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LIGHTNING EDITORIAL: A good idea in the wrong place

An aquatic center on what used to be the Stillwell
building is a good idea in the wrong place.

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During a capital planning workshop last month, School Board member Blair Craven stunned his colleagues and set off tremors in the Bearcat Nation when he
suggested that among the uses for the land beneath the Hendersonville High School classroom building and auditorium might be an indoor swimming pool. All four public high schools with varsity sports teams could practice and hold meets there.
In a form of mild hazing, Bearcat upperclassmen have for years told wet-behind-the-ears freshmen that there’s a swimming pool
on the roof of the big brick building. If the aquatic center came to pass, a swimming pool would become a reality. Except there would be no historic brick building underneath. Stillwell would be reduced to a pile of rubble and then hauled off to the dustbin of
School Board members tossed around a lot of ideas last month
in what Craven called “brainstorming.” As he points out, Craven was one of two votes on the School Board who opposed a new HHS over Stillwell building renovation. While he’s not necessarily in favor of bulldozing the structure, he says the School Board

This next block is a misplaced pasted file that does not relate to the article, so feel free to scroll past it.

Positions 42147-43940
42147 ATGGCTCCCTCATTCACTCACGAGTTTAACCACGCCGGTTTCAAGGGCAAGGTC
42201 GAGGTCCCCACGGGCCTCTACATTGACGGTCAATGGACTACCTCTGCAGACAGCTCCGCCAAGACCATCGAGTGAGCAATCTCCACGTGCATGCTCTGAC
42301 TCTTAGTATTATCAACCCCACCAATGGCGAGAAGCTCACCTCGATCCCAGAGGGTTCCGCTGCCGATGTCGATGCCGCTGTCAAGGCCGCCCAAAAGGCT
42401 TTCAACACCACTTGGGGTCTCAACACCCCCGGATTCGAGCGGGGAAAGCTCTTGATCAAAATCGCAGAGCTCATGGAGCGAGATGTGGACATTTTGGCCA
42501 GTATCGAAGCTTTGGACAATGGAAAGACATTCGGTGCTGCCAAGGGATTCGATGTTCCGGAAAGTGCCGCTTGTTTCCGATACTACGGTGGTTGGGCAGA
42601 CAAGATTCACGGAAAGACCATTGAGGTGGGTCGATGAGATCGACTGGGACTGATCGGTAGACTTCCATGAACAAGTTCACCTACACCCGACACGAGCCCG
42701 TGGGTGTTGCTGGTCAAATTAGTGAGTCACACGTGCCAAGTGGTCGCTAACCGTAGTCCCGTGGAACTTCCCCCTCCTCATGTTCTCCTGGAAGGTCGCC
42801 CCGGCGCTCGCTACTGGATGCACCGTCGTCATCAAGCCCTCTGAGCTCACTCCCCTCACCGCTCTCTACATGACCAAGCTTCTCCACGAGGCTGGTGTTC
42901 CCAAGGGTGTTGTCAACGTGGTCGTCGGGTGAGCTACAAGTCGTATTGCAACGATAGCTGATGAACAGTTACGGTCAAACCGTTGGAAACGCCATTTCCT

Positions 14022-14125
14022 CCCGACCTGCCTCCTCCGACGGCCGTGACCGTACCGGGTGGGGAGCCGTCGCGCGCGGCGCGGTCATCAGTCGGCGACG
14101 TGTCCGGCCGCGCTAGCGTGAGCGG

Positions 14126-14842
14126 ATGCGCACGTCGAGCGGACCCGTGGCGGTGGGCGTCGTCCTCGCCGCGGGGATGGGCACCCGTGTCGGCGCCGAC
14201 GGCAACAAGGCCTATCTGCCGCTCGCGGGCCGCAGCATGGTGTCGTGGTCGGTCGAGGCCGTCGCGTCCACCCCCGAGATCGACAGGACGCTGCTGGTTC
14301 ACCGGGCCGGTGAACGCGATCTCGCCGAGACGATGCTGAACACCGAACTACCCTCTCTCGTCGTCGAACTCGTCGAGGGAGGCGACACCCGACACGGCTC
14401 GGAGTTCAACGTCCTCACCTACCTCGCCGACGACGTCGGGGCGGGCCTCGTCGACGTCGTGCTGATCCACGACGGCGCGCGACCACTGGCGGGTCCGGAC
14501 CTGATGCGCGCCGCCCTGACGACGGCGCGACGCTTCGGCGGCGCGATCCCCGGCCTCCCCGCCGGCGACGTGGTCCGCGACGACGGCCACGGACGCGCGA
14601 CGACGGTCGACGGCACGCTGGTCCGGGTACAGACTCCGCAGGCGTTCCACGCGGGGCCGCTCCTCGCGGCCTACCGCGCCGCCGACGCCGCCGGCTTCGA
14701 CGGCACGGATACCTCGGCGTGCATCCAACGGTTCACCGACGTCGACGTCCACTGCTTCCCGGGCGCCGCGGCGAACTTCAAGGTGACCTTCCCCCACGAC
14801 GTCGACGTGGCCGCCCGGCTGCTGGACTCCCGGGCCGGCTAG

ought to look at all options thoroughly and dispassionately.
Because Craven voted no on the motion to build a new school, he may not feel as committed to the spirit of that motion. School Board members who voted yes made it clear they were not voting to bulldoze Stillwell. In fact, the three bodies that cast the votes to all did so with the explicit pledge that the historic building would not be razed. Whether it becomes a handicapped-accessible performing arts center, a new central office headquarters, a ninth-grade academy or something else, Stillwell ought to be preserved and used for the good of the community.
But we could use an aquatic center. And guess what? The old baseball diamond at BRCC is the perfect place for it. Yes, we know the Board of Commissioners had tagged that land for the sheriff’s indoor shooting range and tactical training center. We’d lay odds that the $20 million facility, if it gets built at all, won’t have a
BRCC address.
An aquatic center at BRCC would be convenient for all four high schools. Henderson County commissioners, BRCC, the School Board and perhaps the YMCA could form the same sort of creative partnership that birthed the Health Sciences Center to build and operate the aquatic center so it serves the whole community, offering swimming lessons, water aerobics for retirees and adult lap swims. Add portable bleachers and we’d have one of the better venues for prep swim meets.
Let Stillwell be Stillwell, and serve the community as it has for
91 years. Build the pool at BRCC. Everyone wins.